nMedia Icetank: More than a Cute Name?

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On the test bench...

Test Platform

  • Intel P4-2.8A The Thermal Design Power of this P4-2.8 (533 MHz bus) is 68.4 or 69.7W depending on the version. As the CPU is a demo model without normal markings, it's not clear which version it is, so we'll round the number off to ~69W. The Maximum Power, as calculated by CPUHeat & CPUMSR, is 79W.
  • AOpen AX4GE Max motherboard - Intel 845GE Chipset; built-in VGA. The on-die CPU thermal diode monitoring system reads 2°C too high, so all readings are compensated up by this amount.
  • OCZ DDRAM PC-4000, 512 MB
  • Seagate Barracuda IV 40G 1-platter drive (in Smart Drive)
  • Seasonic Super Tornado 300 (Rev. A1)
  • Arctic Silver Ceramique Thermal Compound
  • Nexus Real Silent 92mm fan
  • Two-level plywood platform with foam damping feet. Motherboard on top; most other components below. Eases heatsink changes and setup.

Measurement & Analysis Tools

  • CPUBurn processor stress software
  • SpeedFan version 4.25 software to show CPU temperature
  • A custom-built variable DC power supply that allows us to dial in exactly what voltage is powering the fan
  • B&K model 1613 sound level meter

Noise measurements were made with the fan powered from the lab variable DC power supply while the rest of the system was off to ensure that system noise did not skew the measurements. The heatsinks were tested both with the stock fan and our standard reference fan, a Nexus.

Load testing was accomplished using CPUBurn to stress the processor, and the graph function in SpeedFan was used to make sure that the load temperature was stable for at least ten minutes. Every fan was tested at four voltages: 5V, 7V, 9V, and 12V, representing a full cross-section of the fan's airflow and noise performance.

The ambient conditions during testing were 16 dBA and 23°C.


nMedia Icetank
Fan Voltage
Load Temp
°C Rise
Stock Fan
35 [email protected]
29 [email protected]
24 [email protected]
20 [email protected]
Reference Fan (Nexus 92mm)
22 [email protected]
19 [email protected]
<18 [email protected]
<18 [email protected]
Airflow: Measured in Cubic Feet per Minute mounted on the HS
Load Temp:
CPUBurn for ~20 mins.
°C Rise: Temperature rise above ambient at load.
°C/W MP / TDP: Temperature rise per Watt, based on CPU's Maximum Power (79W) or Thermal Design Power (69W) rating (lower is better)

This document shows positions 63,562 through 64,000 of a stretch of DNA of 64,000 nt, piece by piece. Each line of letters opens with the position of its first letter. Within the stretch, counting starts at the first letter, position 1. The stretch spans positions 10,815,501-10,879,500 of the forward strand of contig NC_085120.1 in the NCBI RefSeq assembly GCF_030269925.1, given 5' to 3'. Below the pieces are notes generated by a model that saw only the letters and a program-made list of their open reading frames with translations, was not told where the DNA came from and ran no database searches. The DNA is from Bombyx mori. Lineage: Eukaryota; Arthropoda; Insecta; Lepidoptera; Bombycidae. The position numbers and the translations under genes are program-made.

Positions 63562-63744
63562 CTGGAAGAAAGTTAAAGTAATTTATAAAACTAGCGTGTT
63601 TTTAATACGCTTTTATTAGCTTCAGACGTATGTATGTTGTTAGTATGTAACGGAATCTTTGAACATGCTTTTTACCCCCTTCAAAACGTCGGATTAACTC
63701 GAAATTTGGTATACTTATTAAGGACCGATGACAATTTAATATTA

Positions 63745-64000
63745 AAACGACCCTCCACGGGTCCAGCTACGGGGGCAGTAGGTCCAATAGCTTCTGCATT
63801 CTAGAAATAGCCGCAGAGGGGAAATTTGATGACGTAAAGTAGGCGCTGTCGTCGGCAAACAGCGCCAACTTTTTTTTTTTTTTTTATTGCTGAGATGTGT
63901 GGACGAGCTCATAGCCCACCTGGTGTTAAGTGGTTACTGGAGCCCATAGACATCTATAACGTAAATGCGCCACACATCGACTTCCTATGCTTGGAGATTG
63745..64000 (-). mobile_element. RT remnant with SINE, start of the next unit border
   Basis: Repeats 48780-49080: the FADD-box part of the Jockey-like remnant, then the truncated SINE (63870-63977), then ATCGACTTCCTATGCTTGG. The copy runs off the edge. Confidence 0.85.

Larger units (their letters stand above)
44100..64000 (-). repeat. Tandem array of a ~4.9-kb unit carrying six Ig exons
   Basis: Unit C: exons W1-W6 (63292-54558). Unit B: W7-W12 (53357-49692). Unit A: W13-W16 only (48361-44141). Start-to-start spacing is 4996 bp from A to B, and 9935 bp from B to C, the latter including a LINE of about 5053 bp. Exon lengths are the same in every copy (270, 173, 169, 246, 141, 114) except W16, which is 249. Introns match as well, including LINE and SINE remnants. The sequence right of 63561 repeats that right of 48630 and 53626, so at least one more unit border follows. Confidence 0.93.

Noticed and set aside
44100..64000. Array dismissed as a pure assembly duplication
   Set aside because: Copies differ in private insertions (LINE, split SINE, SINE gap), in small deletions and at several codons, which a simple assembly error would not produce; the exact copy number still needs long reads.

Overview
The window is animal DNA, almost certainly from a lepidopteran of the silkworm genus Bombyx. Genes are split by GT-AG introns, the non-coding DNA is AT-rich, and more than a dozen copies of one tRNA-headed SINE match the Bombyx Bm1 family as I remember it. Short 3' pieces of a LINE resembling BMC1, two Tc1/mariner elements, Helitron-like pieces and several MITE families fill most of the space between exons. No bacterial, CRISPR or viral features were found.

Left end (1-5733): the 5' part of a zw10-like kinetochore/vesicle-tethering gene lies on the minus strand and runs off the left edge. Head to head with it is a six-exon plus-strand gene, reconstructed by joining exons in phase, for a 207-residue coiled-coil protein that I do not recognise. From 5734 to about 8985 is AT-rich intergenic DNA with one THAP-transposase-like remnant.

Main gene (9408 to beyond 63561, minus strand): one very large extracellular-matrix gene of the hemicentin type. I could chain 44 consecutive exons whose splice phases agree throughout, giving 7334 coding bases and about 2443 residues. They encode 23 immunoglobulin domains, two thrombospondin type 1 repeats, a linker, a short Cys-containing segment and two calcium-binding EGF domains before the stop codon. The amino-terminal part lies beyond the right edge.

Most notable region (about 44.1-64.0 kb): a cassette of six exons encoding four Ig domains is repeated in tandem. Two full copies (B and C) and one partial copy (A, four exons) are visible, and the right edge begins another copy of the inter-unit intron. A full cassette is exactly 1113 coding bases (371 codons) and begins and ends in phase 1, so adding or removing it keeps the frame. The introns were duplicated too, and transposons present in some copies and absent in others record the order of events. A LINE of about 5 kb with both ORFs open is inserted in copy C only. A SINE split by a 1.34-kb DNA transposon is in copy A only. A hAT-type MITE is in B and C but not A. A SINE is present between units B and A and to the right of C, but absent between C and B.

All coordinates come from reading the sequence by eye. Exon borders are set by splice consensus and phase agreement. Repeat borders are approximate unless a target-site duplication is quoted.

Noise: SPL measured in dBA/1m distance with high accuracy B & K SLM

With the Stock Fan

@ 12V: At full speed, the stock fan generated a lot of airflow and did an excellent job of cooling — better than any other 92mm heatsink we've tested. The only tested heatsink to equal it is the Asetek Vapochill Micro, at a whopping 45 [email protected] The Icetank fan was significantly quieter than that, but still too loud at ~35 [email protected] The noise was split evenly between turbulence noise and a mechanical hum.

@ 9V: Cooling efficiency dropped only a little when we decreased the fan speed to 9V, and noise dropped to just below the 30 [email protected] boundary that we consider quiet. The most prominent difference was a large drop in turbulence noise, which was now only a minor factor. Unfortunately, the drop in broadband noise uncovered a slight rattle that could not be heard before.

@ 7V: This level offered the best compromise between noise and cooling, with performance only 5°C off the maximum speed, and noise at a comfortable 24 [email protected] Unfortunately, even though the noise level was fairly low, the fan developed a repetitive chuffing sound that replaced the hum from before. The chuffing was intrusive, and could not be changed without swapping the fan. The rattle that was audible at 9V sounded worse at 7V, as it was no longer partially obscured by other noise. In combination with the chuffing, the fan sounded much worse that it measured.

@ 5V: Even at 5V, the Icetank was still going strong. The 27°C rise from ambient was perfectly acceptable for our processor; it could probably run safely even in the warmer confines of a computer case. That being said, the temperature would probably close to the maximum — a hotter chip might not be cooled adequately. Unfortunately, noise did not drop much below the 7V level. The noise could still be heard clearly above the ambient noise, and the clicking and chuffing made it easy to identify. A new fan is needed to make the noise level acceptable in the quietest of systems.

With the Nexus 92mm Fan

@ 12V: Conveniently, we happened to have a 92mm Nexus fan (our reference) that allowed the noise level to be dropped further. At full speed, it measured roughly the same as the stock fan at 5V, and sounded much nicer to boot. Performance with the Nexus was still quite good — comparable to the stock fan at ~6V.

@ 9V: At 9V, the Nexus was close to the ambient noise level, and cooled only little worse than the stock fan at 5V — i.e. good enough for our test processor. Most AMD-based systems run cooler than our P4 Northwood 2.8 GHz, so a large portion of PC users could achieve near silence with this heatsink and the Nexus or a similarly quiet fan.

@ 7V & 5V: Below 7V, the Nexus was more or less inaudible from one meter. Cooling was not quite good enough for our test processor to survive in an actual system unless airflow was carefully planned, but a cooler processor could easily be cooled at this level. At 5V, the processor temperature skyrocketed; this was clearly too little airflow. However, the audible difference between 7V and 5V was so small that there would be little point to reduce the fan below 7V.

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